Paul elaborates further.

Ephesians 4:29 Don’t use foul or abusive language. Let everything you say be good and helpful, so that your words will be an encouragement to those who hear them.

The Greek word translated as corrupting talk, corrupt communication, foul or abusive language, evil speech, harmful words, or unwholesome words is sapros. Sapros is a nasty and hideous term that essentially refers to foul, putrid, decaying, or rotten things. Thus it has the sense of something which is not merely worthless but harmful. Practically speaking, rotten words produce rot, or corrupt words create corruption. Worse yet, it is not merely the words we use but the underlying message we convey.

The real meaning of sapros is observed in what Paul contrasts it to. Paul exhorts the children of the King to speak beneficial, encouraging words that build others up.

Children of the King have a stark choice every time we open our mouths. We can either benefit others or corrupt them. What are we to do? Through Paul, the Father’s intention is made crystal clear. We are to provide what is needed to build others up. Our language should be appropriate to the needs of others. “The Christian should be characterized by words which help others” (Barclay).

Rotten and harmful words are analogous to sepsis in the human body. An out-of-control infection causes it. Left unchecked, sepsis frequently becomes a life-threatening medical emergency. It often leads to death. When we speak rotten, corrupt words, we create a life-threatening spiritual emergency within the soul and spirit of those who hear. In other words, we are poisoning them.

What kind of speech is ruled out? Coarse, ugly, filthy, rotten, corrupt cursing and scathing, demeaning criticism and gossip.

The Father has set the bar exceedingly high for each child of the King.

But there’s more!

Ephesians 4:30 And do not bring sorrow to God’s Holy Spirit by how you live. Remember, he has identified you as His own . . ..

Notice that Ephesians 4:30 begins with the word and. This indicates that the sentence is not a new and separate notion but rather continues a previous thought. What thought is that? The answer is hiding in plain sight, but strangely, rarely recognized. The apostle Paul is tying together two imperative thoughts (commands) with this and.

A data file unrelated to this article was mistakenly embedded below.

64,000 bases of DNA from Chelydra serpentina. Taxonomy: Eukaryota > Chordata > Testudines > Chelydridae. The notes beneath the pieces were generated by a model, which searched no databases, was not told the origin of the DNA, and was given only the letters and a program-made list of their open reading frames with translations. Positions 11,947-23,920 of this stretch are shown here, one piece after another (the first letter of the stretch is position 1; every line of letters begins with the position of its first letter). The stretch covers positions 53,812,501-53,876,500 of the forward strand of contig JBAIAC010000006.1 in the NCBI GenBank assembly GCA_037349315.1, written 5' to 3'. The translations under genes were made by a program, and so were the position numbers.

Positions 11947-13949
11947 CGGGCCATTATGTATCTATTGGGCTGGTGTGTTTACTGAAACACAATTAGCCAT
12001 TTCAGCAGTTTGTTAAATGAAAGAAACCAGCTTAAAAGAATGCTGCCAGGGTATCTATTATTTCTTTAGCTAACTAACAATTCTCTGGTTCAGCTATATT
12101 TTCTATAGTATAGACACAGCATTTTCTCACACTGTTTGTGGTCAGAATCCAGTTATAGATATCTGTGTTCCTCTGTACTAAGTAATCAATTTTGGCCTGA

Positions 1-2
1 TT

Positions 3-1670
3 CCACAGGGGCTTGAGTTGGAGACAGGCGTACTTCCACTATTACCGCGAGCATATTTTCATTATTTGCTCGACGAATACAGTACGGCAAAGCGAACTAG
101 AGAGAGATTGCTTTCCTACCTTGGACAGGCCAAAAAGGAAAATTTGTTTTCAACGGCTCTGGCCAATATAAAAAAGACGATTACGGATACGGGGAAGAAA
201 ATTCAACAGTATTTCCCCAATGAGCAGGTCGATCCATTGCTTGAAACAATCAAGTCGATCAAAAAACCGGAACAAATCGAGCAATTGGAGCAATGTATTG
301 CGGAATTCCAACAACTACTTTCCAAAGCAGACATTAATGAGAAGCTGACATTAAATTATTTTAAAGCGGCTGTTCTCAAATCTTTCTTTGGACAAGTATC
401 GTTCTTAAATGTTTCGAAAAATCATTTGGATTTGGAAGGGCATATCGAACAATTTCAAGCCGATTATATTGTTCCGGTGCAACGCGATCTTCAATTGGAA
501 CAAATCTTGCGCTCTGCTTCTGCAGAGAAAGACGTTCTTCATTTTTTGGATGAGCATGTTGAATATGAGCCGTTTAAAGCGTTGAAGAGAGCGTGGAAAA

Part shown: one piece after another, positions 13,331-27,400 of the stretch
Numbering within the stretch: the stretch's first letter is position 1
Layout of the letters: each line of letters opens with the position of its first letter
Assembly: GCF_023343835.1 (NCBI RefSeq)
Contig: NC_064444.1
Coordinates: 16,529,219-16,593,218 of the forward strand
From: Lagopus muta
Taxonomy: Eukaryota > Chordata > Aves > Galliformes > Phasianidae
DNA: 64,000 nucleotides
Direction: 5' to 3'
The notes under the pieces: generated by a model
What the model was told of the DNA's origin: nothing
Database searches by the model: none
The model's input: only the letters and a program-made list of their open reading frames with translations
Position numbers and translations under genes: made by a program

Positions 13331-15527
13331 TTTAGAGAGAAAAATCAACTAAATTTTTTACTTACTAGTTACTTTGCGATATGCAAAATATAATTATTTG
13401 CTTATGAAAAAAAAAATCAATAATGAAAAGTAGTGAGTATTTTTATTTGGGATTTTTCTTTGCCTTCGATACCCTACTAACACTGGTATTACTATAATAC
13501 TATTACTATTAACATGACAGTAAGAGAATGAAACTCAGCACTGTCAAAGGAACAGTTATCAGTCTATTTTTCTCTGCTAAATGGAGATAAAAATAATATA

Therefore, it would read, “Let no unwholesome words come from your mouths … and do not grieve the Holy Spirit of God.”

What’s the point?

When we speak unwholesome words, it has an impact on the Holy Spirit of God. We cause Him grief and sorrow. The Greek word translated as grief is lupeo. Lupeo connotes causing another emotional pain, sadness, sorrow, distress, or unhappiness. This reveals that the Holy Spirit is sensitive and has real emotions just like people. He can be grieved and saddened.

Thus, “unwholesome words are forbidden for two reasons: first, they impede spiritual growth of fellow believers; second, they grieve the Holy Spirit. . .. [Children of the King] are warned against the use of worthless words because they not only hurt the body of Christ but also grieve the Holy Spirit (Hoehner).

The implication is grievous and should stop any child of the King dead in their tracks.

“An offense against a fellow believer is an offense against the Holy Spirit” (UBS). When we speak hurtful words to others, we are actually speaking hurtful words to the Holy Spirit. Take a moment and envision tears in the Father’s eyes.

By my words, I cause the One that I love the most sorrow and pain. Oh wretched man that I am! Who will save me from the body of the death? (Romans 7:24).

¯\_()_/¯

© Dr. H 2022